In the same vein, Jesus weeps for his friend. There is something heartbreaking about this for it is the only time in the Scripture that Jesus is described as weeping. Whatever form death takes within us—physical, psychological, spiritual—it is something deeply troubling to God.
One detail is particularly moving: Jesus asks, “Where have you laid him?” Sin alienates us from our God, making us strangers to him. Just as in the book of Genesis, God looked for Adam and Eve, who were hiding from him, so here God incarnate doesn’t know where his friend Lazarus is.
Then the Lord comes to the tomb. We hear that it was a cave with a stone laid across it. When things are dead, we bury them away, we hide them. When we feel spiritually dead, we lock ourselves up in the darkness of our own anxiety and egotism and fear. But there is a power, a divine power, sent into this world whose very purpose is to break through all such stones. “Lazarus, come out!” Are there any words more beautiful and stirring in the whole New Testament? From whatever grave we are lying in, Jesus calls us out.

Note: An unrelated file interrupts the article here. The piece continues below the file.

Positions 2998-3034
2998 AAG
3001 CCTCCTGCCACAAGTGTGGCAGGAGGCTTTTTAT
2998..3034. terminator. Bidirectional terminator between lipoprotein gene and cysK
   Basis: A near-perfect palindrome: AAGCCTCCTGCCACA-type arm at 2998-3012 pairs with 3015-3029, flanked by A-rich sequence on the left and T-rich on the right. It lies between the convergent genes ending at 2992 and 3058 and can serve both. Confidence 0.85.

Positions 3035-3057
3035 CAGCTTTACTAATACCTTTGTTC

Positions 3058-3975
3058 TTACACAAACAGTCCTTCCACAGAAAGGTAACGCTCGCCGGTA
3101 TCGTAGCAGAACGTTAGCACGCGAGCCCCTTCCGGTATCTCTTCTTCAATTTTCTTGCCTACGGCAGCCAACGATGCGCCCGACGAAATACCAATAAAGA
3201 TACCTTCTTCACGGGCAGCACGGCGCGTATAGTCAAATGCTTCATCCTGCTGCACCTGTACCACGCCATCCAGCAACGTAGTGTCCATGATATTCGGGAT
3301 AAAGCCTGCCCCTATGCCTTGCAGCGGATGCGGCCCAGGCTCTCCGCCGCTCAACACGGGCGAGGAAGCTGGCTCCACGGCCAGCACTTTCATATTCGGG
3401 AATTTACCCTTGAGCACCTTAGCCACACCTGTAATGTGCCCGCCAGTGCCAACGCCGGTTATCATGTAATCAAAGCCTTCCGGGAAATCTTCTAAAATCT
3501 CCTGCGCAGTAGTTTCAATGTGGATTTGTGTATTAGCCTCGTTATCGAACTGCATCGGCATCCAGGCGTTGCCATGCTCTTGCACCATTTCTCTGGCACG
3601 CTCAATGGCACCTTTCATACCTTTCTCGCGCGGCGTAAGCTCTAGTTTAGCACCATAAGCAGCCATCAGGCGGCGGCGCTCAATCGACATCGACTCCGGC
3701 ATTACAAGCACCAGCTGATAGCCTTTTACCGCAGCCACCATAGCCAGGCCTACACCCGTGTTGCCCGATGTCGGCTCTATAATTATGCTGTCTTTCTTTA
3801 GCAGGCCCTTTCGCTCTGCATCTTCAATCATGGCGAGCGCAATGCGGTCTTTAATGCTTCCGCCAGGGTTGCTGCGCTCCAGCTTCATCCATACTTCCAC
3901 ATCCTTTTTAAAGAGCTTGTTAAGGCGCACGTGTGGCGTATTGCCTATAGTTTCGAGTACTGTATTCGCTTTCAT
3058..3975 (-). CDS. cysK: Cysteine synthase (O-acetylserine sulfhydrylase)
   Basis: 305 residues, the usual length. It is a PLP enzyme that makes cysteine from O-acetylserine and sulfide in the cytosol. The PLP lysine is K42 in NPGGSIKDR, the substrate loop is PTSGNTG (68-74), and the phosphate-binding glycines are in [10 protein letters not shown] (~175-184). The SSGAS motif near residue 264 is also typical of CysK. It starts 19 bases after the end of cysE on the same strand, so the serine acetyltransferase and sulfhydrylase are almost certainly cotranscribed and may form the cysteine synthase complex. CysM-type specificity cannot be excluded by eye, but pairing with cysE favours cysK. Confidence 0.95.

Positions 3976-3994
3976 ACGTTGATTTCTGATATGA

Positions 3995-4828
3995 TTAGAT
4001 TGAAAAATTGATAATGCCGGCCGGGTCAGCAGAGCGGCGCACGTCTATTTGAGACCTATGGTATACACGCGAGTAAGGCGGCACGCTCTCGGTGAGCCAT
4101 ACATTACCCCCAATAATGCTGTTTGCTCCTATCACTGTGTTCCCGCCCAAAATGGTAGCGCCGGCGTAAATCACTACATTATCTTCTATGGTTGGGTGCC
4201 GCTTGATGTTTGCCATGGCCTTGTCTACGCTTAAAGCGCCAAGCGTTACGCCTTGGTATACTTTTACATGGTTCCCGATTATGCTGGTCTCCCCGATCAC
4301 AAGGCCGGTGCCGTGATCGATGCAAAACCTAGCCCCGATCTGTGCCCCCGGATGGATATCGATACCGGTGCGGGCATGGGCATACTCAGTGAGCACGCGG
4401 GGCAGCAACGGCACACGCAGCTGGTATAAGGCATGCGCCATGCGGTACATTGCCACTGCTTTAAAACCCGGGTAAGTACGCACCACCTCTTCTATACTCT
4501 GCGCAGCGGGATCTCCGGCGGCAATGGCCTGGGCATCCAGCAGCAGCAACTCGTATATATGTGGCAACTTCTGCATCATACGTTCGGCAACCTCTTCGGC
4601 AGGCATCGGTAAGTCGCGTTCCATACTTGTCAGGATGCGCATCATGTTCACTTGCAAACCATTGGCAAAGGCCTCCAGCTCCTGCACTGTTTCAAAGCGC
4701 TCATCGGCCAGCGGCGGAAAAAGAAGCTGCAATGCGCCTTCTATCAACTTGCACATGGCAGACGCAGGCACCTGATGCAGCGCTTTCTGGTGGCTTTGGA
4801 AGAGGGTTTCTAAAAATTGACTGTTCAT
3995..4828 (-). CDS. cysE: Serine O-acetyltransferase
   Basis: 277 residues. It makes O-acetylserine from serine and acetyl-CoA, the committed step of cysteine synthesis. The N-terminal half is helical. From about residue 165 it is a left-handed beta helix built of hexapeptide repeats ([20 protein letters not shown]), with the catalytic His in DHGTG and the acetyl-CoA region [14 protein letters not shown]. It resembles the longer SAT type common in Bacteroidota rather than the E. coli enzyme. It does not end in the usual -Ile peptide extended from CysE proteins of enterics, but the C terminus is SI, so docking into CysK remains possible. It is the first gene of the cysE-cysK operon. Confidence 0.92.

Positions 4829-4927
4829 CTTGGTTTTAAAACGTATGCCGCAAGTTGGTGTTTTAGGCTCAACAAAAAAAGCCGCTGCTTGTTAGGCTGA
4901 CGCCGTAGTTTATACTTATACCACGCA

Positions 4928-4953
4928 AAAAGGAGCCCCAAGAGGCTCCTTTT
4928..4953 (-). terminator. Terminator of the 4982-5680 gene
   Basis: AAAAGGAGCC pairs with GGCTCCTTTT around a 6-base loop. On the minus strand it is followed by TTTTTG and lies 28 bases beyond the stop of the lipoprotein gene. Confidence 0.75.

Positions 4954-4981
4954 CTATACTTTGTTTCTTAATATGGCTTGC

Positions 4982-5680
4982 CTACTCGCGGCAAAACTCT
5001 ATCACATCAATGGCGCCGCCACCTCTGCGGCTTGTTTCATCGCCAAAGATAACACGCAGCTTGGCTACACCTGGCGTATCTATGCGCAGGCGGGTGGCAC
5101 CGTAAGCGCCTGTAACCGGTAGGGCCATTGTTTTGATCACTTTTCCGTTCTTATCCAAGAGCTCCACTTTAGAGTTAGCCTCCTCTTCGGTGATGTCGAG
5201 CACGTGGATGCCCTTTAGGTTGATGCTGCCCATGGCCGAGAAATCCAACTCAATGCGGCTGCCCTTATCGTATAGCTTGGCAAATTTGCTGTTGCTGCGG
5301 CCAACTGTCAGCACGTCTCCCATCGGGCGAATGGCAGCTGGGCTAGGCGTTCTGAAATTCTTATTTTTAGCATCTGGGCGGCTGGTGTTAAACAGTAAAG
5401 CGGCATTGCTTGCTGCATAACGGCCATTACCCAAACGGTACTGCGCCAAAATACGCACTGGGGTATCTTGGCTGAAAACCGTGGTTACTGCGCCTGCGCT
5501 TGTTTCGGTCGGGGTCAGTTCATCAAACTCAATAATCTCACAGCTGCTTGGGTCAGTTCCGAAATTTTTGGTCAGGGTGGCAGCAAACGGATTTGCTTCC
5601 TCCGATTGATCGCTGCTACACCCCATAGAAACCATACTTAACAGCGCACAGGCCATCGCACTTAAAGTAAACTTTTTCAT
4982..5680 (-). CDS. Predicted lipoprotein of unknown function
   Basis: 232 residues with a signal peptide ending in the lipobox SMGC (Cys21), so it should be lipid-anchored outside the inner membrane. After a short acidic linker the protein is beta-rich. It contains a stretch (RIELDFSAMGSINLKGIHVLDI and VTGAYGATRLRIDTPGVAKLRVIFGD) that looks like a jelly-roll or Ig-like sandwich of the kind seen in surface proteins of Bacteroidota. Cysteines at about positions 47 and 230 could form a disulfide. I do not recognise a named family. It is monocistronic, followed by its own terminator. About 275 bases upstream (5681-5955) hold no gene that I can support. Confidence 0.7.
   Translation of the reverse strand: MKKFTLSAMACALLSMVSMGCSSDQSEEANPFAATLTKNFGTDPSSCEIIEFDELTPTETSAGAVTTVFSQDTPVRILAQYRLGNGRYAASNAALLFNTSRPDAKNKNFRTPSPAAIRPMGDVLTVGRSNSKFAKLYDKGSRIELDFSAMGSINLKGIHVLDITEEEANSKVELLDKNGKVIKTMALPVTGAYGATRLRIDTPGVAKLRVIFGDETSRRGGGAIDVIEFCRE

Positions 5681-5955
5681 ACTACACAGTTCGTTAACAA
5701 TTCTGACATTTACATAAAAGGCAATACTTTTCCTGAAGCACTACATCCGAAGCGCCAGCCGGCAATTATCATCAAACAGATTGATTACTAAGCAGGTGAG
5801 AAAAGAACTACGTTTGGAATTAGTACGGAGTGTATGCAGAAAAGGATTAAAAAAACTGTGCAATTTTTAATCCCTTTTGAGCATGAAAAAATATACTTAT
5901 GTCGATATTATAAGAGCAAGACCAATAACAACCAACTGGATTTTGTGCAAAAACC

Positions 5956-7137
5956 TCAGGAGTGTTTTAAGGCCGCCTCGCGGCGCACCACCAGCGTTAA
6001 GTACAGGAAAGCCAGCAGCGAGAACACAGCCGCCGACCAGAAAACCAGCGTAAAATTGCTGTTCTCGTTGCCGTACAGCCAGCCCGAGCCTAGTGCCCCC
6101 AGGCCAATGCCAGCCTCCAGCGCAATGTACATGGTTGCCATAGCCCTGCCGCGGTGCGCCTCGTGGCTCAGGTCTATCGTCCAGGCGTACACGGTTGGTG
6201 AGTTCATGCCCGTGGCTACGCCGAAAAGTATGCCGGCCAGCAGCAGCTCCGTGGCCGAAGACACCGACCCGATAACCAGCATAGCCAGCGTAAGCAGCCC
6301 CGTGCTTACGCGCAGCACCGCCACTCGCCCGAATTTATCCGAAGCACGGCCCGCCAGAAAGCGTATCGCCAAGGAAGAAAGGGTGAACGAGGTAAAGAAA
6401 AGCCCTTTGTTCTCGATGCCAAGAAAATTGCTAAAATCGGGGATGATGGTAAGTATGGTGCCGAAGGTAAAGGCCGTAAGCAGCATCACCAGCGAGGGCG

“And the dead man came out, tied hand and foot with burial bands, and his face was wrapped in a cloth.” Lazarus comes out with all of the signs of death still clinging to him. So Jesus says “Untie him and let him go.” Here we see it: Whatever limits, binds, controls, orders, dominates us—these are the enemies of God."